Resources for Students and Researchers

Fun with words:
Wordorigins.org: Does POSH really stand for Port Outward, Starboard Home? Is “Mind your Ps and Qs” about pints or printing? Dave Wilton, author of Word Myths: Debunking Linguistic Urban Legends, gives you the lowdown and debunks the myths about the origins of familiar words and phrases.
History web sites:
Digital Commonwealth: Historic images from more than 100 Massachusetts cultural institutions, including libraries, museums, colleges, and historical societies. Includes photographs, memorabilia, historic documents, and more.
History Matters: A collection of American history materials for students and teachers, including primary documents and images, interviews, and links to other history sites.
The Library of Congress: Not just books! Music, photographs, documents, webcasts, and more on just about everything you’d ever want to know about American history.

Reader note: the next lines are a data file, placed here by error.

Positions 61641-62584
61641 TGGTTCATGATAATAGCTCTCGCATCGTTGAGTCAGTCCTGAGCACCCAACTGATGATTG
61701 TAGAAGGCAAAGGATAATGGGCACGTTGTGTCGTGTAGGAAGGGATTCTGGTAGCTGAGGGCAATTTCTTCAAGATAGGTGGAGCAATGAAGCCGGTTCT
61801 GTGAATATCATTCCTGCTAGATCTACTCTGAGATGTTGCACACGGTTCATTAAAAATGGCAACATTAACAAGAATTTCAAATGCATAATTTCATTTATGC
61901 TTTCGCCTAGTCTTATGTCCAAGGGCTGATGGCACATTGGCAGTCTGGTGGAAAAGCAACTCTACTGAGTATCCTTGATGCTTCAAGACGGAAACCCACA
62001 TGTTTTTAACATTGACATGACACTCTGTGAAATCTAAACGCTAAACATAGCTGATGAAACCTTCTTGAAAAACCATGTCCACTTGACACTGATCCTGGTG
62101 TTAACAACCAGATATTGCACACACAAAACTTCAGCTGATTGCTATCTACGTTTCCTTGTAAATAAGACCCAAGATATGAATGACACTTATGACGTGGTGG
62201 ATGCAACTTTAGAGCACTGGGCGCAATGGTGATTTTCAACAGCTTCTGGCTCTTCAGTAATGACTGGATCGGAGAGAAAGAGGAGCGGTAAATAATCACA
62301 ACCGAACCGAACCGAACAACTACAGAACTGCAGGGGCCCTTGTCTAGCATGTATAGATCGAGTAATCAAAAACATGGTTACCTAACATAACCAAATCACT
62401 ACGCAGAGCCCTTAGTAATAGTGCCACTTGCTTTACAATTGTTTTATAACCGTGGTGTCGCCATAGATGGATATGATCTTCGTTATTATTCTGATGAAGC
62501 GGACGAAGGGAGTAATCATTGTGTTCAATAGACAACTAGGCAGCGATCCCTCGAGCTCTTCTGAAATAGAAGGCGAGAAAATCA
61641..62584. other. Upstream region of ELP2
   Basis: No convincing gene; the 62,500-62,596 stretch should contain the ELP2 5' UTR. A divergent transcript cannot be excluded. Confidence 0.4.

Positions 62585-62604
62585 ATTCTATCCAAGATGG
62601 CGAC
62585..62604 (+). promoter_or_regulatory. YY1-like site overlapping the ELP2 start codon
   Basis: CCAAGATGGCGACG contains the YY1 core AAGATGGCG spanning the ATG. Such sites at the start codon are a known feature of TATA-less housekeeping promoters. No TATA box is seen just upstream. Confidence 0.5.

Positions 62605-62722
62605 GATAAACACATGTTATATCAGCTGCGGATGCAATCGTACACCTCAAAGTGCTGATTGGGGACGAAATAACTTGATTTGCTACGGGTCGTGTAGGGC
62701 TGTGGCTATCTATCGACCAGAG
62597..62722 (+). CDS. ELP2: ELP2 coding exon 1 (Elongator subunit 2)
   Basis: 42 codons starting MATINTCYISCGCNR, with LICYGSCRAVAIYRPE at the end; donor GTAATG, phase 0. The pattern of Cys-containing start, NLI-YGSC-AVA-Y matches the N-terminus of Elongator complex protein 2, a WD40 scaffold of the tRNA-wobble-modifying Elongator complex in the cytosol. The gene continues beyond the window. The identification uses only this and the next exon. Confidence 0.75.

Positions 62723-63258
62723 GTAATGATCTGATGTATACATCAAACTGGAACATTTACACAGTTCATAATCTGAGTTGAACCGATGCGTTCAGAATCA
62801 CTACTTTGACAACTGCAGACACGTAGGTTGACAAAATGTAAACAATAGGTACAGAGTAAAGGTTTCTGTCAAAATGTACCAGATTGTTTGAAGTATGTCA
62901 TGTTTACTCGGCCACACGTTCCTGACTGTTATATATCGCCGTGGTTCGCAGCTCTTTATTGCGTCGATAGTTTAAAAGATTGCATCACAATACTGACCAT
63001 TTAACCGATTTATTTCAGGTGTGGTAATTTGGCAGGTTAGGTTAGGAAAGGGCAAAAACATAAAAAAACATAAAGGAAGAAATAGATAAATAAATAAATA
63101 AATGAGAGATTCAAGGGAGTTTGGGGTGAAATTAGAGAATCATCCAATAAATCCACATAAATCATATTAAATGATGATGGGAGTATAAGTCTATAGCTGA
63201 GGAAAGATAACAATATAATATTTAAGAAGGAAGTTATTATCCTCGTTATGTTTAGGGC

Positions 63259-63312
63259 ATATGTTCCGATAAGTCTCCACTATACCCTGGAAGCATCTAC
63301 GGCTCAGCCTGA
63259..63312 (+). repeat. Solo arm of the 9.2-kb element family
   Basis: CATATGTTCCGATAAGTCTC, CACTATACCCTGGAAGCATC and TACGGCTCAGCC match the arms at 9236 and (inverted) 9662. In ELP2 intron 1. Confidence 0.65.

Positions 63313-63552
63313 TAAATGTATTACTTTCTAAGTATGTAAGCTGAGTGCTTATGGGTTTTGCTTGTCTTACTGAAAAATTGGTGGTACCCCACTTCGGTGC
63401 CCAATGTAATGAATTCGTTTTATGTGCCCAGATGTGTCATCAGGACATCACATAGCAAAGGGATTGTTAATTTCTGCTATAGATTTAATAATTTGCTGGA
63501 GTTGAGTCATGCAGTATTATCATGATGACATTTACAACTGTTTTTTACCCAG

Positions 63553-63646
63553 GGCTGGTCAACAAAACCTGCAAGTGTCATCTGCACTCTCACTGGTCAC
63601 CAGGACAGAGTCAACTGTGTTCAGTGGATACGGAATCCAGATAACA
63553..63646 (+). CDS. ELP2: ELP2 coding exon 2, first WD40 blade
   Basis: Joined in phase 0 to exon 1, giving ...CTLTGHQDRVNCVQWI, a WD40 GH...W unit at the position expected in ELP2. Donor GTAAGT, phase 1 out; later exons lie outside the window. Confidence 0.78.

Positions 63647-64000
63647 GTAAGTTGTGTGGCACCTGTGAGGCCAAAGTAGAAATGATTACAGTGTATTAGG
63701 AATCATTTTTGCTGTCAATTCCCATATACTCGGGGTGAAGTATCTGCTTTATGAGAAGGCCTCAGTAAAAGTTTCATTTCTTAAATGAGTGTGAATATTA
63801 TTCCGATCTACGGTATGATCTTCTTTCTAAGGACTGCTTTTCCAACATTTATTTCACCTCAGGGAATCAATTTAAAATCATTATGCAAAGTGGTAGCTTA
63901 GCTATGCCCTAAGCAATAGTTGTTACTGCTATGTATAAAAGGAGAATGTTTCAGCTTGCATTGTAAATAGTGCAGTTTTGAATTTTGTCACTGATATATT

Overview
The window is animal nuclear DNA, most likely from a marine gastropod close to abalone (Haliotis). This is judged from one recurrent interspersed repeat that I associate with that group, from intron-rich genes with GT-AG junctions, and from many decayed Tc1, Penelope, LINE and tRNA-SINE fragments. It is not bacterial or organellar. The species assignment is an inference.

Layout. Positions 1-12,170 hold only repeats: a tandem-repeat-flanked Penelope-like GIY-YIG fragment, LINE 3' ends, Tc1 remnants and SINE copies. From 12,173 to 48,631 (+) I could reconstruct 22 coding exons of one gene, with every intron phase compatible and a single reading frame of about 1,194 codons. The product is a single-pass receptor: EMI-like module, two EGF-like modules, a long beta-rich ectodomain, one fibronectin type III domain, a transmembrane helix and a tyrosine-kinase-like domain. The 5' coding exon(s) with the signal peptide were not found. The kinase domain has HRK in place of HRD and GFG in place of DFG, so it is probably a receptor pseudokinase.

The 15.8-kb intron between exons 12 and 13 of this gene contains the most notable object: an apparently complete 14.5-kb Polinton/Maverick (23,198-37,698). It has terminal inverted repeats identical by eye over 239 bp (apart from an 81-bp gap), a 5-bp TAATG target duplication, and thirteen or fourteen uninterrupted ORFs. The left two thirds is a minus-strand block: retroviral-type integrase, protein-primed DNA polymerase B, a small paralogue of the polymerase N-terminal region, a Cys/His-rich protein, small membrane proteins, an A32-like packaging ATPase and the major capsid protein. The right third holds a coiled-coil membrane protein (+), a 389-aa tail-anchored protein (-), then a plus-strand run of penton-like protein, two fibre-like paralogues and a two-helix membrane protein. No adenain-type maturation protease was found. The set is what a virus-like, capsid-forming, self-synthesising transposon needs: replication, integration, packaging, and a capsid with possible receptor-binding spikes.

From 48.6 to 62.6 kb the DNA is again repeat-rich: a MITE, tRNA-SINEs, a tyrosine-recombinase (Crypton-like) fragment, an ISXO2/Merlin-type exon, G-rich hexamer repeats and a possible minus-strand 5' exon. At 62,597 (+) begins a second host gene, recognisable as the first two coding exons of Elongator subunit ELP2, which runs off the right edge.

Nineteen Teen: A fun blog by authors Regina Scott and Marissa Doyle about what life might be like if you were an elegant teenager in Victorian England.
Nineteenth-century America: Links to hundreds of web pages with information about American history, maintained by “Teacher Oz,” a teacher in Texas.
Pocumtuck Valley Memorial Association: This tiny museum in Deerfield, Massachusetts hosts an amazing collection of interactive online exhibits on American history. Particularly rich in Native American materials and Colonial history.
Victoriana: A website of all things Victorian, including articles and fashion plates from Harper’s Bazaar
Archives and Special Collections:
While you’ll find a lot of historic images and documents on the Internet, historical societies, museums, and libraries usually can only put a small part of their collections online. Here are some terrific historical collections that you might want to visit in person:
American Antiquarian Society: Located in Worcester, MA, the AAS has extensive collections of American publications and manuscript materials through 1876. Online catalog available.

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